Jason: In a profound way, Adrian was relieved to develop terminal cancer. It was most likely from the pesticides he was constantly spraying and becoming drenched in. And his mother reacted with intense anger at him.
Theresa: She called him a coward and told him he wanted to die. The wanting to die part was actually true. It was his only way out. In his mind, anyway.
Jason: So much pathology in her statements, I can't even begin.... He did finally escape the prison when he passed, but it was also your liberation too. In a way, at the end of the book, you seem like a different person. Your children are clearly a solace to you. Like some of the wounds may have healed. (Although never all.)
Theresa: Yes, with his dying, we were all able to escape. The "kids" are a solace, but I do worry that they will always be somewhat damaged by everything that has happened. I think we all kind of feel that our lives ended when we left, even though we had to leave.
Jason: ~FINAL QUIRKY QUESTION BARRAGE~ What is the nicest thing one could ever have said to Adrian?
Theresa: That he was a wonderful father.
Jason: Did he worry that he wasn't?
Theresa: No. I think he knew he was a good father. He was everything his parents weren't.
Jason: Perhaps that's the key. Perhaps he would have very much liked to know that he broke the dark and abusive cycle. And I saw that in the book. For example, he never let your son spray the pesticides.
Theresa: Adrian's dad spent zero time with him. Adrian was with his kids all the time. And right about the pesticides. I think that's when everything solidified for him. He had to break the cycle.
Jason: Last. Lastly, what is the nicest thing that someone could say to you?
Theresa: I think the same thing would go for me. That I was a good mom. I think he and I took our dysfunctional upbringings and together we became really good parents. Or at least I like to think so.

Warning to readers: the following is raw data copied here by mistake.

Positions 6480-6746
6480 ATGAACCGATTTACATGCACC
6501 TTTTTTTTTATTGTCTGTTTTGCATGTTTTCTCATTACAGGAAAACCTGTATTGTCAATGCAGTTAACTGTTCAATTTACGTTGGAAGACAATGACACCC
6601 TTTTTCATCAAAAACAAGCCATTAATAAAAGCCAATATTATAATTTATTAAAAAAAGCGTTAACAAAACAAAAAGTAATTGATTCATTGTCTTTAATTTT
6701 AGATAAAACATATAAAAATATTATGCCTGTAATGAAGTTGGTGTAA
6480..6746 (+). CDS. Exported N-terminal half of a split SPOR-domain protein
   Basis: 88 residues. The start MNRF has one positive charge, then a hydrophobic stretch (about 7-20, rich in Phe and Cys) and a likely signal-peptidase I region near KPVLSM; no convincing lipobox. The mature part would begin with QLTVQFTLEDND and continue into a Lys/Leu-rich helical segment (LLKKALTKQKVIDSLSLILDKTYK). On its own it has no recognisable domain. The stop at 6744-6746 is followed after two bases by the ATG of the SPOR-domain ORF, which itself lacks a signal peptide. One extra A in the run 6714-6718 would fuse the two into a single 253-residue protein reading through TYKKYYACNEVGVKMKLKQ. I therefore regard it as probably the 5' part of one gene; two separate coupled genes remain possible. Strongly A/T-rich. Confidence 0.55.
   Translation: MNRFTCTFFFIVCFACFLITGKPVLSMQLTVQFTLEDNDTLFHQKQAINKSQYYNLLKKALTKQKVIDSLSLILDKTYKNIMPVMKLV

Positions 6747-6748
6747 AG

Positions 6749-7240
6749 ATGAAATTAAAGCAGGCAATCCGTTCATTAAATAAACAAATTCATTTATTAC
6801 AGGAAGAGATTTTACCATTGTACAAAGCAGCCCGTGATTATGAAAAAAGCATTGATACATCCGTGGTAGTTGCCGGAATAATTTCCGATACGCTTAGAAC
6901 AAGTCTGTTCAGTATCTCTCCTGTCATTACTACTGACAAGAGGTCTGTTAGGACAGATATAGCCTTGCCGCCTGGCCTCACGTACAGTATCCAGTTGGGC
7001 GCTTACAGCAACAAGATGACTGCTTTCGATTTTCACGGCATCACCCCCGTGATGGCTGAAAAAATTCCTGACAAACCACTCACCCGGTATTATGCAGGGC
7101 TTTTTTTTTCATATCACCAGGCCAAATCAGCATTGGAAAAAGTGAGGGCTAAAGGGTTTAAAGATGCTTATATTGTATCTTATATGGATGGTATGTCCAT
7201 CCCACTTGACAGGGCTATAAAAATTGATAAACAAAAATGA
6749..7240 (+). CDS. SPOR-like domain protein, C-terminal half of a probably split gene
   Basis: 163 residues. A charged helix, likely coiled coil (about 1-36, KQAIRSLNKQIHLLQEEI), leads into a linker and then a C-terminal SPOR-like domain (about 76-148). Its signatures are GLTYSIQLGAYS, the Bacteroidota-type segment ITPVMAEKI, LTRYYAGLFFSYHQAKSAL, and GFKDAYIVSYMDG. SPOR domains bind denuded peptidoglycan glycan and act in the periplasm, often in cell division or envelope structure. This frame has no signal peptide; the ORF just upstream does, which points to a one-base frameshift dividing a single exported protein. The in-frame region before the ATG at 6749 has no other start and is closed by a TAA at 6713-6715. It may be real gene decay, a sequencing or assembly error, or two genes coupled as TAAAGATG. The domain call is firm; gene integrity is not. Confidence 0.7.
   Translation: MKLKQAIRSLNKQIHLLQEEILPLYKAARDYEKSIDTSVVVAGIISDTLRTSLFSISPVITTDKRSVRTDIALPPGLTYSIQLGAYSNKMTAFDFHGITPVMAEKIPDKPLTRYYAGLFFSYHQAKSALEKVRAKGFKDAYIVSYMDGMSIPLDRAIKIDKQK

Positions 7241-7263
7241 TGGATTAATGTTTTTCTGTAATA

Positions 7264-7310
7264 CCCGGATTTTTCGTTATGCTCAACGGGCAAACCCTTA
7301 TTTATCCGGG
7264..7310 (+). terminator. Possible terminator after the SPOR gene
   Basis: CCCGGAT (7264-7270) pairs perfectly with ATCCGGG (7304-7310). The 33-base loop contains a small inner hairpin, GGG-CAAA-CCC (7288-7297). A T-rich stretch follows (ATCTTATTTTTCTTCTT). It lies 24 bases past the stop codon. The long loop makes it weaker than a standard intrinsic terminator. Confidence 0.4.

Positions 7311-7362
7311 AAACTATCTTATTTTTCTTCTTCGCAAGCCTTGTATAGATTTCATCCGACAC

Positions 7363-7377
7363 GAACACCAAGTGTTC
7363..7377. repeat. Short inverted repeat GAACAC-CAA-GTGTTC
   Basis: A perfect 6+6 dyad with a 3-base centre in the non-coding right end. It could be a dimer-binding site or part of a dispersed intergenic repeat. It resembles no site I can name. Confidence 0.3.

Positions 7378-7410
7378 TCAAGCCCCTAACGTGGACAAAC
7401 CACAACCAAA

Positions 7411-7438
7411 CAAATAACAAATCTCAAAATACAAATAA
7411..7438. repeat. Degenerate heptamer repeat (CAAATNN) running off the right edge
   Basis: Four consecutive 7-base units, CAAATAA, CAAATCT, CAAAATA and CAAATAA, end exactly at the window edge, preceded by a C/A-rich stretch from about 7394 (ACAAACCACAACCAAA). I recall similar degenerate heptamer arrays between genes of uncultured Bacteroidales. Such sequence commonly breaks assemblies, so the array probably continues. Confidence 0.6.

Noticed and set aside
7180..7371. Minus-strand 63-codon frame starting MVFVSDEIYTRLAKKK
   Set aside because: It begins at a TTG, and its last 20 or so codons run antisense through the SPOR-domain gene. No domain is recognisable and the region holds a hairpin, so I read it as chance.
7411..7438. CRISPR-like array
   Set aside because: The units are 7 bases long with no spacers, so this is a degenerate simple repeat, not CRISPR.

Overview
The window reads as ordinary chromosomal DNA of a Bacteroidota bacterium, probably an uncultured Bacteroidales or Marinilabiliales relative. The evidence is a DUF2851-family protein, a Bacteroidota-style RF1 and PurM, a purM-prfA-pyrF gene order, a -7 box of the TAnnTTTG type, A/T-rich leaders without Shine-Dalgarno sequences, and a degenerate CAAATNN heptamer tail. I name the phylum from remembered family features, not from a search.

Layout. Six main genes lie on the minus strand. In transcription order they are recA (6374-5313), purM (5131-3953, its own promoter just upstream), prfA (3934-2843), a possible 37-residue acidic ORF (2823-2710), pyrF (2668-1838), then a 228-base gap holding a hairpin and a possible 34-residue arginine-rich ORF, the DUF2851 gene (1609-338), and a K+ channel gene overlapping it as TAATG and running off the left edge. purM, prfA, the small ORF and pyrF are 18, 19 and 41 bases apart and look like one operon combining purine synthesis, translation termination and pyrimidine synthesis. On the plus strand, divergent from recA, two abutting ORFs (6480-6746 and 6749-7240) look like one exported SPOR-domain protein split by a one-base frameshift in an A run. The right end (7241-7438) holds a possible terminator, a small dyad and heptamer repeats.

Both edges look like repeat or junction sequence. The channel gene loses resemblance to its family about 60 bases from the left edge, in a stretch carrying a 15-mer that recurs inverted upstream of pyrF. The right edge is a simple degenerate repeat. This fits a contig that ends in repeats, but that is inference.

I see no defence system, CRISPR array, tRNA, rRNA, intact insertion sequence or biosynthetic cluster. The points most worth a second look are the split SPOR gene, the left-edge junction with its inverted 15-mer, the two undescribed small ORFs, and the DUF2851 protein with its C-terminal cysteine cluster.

Jason: I know what that desire feels like. In a strange way, maybe it's the opposite of the abuse cycle. Just as illogical though. By giving our children something we needed but didn't get, we seem to feel better ourselves. Like -1 + 1 = 0. We have restored balance to the world.
Theresa: Yes. That makes sense.
Jason: For the record, Theresa, I think you succeeded. You rose above the prison and become the mother you didn't have for yourself.
Theresa: I do adore my kids. And I always wanted them to have the freedom to do whatever they wanted to do.
Jason: Here endeth the interview! Your memoir is one I won't soon forget. I really think it should be read for its psychological content as much as its environmental content. I encourage everyone who was intrigued by our talk tonight to go out and grab it immediately! I loved the opportunity to talk about the book. And to hang out!
Theresa: Thank you! All the way around. Have a wonderful night, Jason.
Jason: You too! And thank you for sharing these difficult issues with the world.
Posted by jason evans at 7:59 AM